The north support of the axis was realized in order to provide translation movement for the adjustment of the polar axis. The south support contains the motors of the whole system. North and south piers are connected by a structure which is independent of the foundation of the dome. It is based on the underground rock, to secure the best stability conditions to the telescope.
The mirror weight is 600 Kg. The mirror support was designed with great attention: it was necessary to avoid every tension to the mirror and, in the same time, to permit its movement for optical controls. For this purpose, the mirror support was made with 18 pans, connected three by three. With a complex system of balances, the mirror weight is homogeneously distributed on the pans. For the same reason, the mirror is encircle by a counterweight ring.
The fusion and the manufactoring of the metal structures of the telescope were a very difficult task: it was necessary to fuse the polar axis more than once to obtain the optimal result.

THE DOME

The rotating dome over the marble structure, realized by Officine Galileo, has an external diameter of 15 metres, and internal one of 14 metres. The aperture of the dome is allowed by two sliding ports. The weight of the rotating dome is about 50 tons and can be moved by 20 truck.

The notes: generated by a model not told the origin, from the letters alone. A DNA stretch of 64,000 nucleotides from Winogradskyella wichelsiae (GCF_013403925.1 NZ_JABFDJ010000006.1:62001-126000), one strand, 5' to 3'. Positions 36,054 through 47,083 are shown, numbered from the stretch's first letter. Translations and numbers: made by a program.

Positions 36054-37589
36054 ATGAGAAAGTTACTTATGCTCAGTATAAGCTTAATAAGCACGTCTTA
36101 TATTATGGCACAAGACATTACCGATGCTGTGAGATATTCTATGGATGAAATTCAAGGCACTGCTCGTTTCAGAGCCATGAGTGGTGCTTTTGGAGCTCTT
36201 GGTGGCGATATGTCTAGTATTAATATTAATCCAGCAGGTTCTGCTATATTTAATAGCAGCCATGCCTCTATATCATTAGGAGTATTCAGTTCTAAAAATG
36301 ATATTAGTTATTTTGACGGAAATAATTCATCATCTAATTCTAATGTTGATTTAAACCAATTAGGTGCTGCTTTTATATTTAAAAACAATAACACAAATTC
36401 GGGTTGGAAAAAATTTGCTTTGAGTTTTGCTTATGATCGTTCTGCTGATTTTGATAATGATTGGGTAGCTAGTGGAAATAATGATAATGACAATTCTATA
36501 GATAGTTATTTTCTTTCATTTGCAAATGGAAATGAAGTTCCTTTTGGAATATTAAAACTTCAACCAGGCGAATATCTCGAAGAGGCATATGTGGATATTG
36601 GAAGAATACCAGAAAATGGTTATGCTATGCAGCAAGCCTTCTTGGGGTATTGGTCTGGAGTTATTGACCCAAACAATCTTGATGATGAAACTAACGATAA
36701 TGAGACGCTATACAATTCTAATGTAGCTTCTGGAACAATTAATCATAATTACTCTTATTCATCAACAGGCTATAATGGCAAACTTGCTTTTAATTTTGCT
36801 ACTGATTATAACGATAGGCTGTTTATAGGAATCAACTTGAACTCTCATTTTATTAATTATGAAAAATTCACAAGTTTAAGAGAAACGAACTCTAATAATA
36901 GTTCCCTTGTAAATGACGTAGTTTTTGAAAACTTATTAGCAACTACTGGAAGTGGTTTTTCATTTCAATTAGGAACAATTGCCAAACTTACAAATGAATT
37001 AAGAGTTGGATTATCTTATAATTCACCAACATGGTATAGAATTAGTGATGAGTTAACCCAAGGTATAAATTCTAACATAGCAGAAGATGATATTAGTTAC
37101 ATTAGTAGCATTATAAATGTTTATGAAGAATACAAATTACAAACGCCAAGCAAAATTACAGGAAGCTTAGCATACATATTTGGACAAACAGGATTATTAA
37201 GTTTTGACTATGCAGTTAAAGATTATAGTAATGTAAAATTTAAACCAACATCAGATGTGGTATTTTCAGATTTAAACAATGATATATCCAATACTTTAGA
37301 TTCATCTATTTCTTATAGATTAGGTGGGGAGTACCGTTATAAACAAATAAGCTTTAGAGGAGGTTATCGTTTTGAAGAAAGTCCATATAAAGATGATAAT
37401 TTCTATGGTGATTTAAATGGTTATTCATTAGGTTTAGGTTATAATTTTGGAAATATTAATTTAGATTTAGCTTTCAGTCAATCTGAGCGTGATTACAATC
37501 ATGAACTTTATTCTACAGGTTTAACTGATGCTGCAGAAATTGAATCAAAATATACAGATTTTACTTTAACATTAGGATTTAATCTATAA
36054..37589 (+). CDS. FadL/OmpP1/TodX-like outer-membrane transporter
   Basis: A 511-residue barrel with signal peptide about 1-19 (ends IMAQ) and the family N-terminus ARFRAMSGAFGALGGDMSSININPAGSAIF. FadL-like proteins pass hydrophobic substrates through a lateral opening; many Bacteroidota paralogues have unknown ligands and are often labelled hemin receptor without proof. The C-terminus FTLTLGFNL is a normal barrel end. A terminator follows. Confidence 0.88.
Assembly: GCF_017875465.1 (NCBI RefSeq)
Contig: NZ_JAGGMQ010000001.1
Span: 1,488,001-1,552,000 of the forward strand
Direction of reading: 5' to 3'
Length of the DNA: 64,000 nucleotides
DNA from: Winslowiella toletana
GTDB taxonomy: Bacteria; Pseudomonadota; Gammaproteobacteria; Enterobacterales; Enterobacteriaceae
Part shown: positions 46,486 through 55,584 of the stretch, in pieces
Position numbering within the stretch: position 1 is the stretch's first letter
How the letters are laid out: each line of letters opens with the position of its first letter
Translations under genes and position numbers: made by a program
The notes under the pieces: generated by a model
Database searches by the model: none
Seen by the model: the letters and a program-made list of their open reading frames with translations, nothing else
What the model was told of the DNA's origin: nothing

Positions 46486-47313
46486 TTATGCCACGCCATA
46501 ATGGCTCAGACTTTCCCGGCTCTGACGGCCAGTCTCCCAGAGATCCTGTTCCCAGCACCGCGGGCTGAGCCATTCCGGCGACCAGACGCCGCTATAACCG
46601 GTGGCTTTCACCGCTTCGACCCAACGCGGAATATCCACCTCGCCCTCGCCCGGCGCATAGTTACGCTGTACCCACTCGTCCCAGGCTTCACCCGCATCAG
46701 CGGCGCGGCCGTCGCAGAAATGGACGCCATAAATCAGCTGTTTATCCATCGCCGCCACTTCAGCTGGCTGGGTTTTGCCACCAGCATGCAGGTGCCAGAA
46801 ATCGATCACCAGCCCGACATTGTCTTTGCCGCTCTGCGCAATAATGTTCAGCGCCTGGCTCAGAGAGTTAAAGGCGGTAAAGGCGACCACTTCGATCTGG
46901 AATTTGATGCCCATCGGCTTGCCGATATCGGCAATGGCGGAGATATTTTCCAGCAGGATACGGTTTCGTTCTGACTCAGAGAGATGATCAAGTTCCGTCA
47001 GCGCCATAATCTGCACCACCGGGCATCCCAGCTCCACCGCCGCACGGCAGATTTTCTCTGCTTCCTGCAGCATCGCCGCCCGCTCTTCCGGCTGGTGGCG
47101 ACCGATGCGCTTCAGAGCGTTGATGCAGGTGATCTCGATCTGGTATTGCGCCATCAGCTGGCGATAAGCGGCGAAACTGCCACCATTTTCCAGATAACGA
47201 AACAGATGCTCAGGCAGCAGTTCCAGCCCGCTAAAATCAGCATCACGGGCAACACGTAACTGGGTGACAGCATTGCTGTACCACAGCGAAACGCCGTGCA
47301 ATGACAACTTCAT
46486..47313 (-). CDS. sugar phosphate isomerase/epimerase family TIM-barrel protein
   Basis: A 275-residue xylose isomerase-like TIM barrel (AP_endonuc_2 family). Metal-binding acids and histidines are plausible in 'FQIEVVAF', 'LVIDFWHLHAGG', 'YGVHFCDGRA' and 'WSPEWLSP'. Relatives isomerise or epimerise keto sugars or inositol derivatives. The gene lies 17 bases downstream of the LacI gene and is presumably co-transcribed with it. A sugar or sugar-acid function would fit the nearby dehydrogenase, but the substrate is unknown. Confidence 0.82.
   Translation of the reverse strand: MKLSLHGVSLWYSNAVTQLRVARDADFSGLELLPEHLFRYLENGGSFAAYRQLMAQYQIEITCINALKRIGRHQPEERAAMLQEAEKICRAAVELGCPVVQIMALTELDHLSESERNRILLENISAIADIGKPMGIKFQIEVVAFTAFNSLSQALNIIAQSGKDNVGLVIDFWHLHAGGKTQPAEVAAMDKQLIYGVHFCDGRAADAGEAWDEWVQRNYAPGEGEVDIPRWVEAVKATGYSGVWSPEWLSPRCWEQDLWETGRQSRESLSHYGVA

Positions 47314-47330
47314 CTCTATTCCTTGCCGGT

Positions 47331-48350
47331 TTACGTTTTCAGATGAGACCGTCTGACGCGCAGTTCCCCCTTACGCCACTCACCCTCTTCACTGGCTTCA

In order to reach the Newtonian focus, there is a platform with which it is possible to go up along the aperture of the dome.

THE SPECTROGRAPH

The first prismatic spectrograph mounted at the Cassegrain focus of the telescope was designed by the technicians of Officine Galileo in collaboration with the astronomers, in particular with Francesco Zagar. It was mounted at the telescope in 1946. With such a spectograph it was possible to obtain four different angolar dispersions.
At present, a grating spectrograph (Boller&Chivens) is operating at Cassegrain focus.

THE OPENING CERIMONY

"We are not wrong if we say that today we are dedicating to Galileo Galilei the best monument we could construct in the 3rd Century of his death".
This is the first sentence of the official talk of the Chacellor of the University of Padua, Carlo Anti during the opening cerimony for the Asiago Observatory, 1942 May 27. He had a very important role in the realization of the major European telescope, and for this reason he continued:
"I must confide that this Observatory is the work at which I gaze fondly and of which I am proud,   perhaps because it will serve a pure science".

Official talk of Giovanni Silva

Francesco Zagar, astronomer of Loiano Observatory, who was deeply involved in the realization of the telescope and, in particular, of the spectrograph, mentioned in his talk the successful meeting "of the two principal authors of this project ... the Chancellor of the University of Padua, Carlo Anti and our incomparable master Giovanni Silva who were able to realize an Institute that will leave an eduring scientific sign".

During the opening cerimony, Giovanni Silva was appointed Director of the Observatory of Asiago.

The tragedy of the second world war is only marginally mentioned in the official talks. Carlo Anti remembers that the telescope is "a work of peace inside the rumble of a terrible war" and Giovanni Silva refers to "the difficulties of  such a period, in which the Italian industries were engaged for the preparation of  war materials".

The official talk of Cussini